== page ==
Pope Francis has appointed two nuns, including a Frenchwoman, and a laywoman to the department in charge of the bishop selection process, the Vatican announced on Wednesday.
The French nuns Yvonne Reungoat and the Italian Raffaella Petrini, as well as the Argentine laywoman Maria Lia Zervino, will be the first women to exercise within this prestigious dicastery, equivalent to a ministry.
These appointments come as the 85-year-old pope has repeatedly asserted that women should play a greater role in church government.
Last year, he authorized by a decree women to read during liturgies and to give communion, without however going so far as to open the door to the priesthood for them.
The new constitution of the Roman Curia (the government of the Vatican), which came into effect last month, allows women to lead departments in the Vatican.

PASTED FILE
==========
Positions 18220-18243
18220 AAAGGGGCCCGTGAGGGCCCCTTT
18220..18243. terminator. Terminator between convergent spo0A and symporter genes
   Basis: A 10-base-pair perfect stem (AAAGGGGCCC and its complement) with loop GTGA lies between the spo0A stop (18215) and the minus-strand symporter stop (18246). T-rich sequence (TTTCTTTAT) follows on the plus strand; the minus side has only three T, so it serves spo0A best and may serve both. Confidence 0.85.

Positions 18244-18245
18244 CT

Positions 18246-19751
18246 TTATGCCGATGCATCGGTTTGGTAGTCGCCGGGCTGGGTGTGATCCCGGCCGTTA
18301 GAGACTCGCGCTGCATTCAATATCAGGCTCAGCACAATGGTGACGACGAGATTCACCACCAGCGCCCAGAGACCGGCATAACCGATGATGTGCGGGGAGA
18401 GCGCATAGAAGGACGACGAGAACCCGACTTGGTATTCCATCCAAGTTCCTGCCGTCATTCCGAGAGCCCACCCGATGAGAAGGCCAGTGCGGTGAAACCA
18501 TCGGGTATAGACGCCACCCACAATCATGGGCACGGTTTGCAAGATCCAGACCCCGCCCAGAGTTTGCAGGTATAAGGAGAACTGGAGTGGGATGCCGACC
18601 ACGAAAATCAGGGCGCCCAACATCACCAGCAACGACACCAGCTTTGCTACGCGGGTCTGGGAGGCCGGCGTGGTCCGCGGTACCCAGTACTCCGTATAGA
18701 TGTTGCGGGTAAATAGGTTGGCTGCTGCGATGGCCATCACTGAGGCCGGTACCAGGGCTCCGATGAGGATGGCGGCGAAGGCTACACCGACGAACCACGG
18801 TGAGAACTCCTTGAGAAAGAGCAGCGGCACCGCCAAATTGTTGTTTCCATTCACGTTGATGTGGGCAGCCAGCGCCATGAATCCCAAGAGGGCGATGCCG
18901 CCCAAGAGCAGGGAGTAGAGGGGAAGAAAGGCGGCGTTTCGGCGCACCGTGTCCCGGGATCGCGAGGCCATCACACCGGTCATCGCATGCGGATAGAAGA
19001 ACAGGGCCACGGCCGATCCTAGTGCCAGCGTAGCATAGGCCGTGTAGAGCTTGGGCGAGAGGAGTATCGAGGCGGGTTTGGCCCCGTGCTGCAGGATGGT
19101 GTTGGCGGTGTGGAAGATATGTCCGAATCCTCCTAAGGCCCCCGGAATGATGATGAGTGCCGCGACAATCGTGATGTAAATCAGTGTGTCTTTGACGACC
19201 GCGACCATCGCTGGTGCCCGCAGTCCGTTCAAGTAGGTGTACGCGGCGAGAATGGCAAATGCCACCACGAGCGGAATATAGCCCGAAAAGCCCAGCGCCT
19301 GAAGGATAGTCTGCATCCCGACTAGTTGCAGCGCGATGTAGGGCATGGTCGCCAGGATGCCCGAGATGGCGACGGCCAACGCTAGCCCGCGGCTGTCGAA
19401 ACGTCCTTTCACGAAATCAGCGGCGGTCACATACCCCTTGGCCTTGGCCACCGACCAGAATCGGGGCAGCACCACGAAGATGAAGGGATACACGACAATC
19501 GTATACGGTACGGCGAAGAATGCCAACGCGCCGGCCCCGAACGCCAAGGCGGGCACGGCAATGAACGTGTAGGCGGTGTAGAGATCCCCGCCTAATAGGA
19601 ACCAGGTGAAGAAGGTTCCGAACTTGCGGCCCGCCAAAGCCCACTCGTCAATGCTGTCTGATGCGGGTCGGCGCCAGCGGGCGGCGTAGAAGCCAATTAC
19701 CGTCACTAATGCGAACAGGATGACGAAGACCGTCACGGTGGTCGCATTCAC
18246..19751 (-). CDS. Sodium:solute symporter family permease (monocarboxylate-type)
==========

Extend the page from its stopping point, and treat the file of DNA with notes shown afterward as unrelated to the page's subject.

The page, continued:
Raffaella Petrini, a Franciscan, has been the secretary general of the governorate of the Vatican since November, and the first woman to hold this position.
Yvonne Reungoat, a 77-year-old Salesian, was appointed in 2019 along with six other women to the Congregation for Institutes of Consecrated Life and Societies of Apostolic Life, an institution in charge of religious orders and congregations.
This was again a first, because its members had until then been priests, bishops or cardinals.
Maria Lia Zervino was previously the president of the World Union of Catholic Women's Organizations.
Members of the Bishops' Dicastery are responsible for evaluating potential candidates and giving recommendations to the pope.
The Editorial Board (with AFP)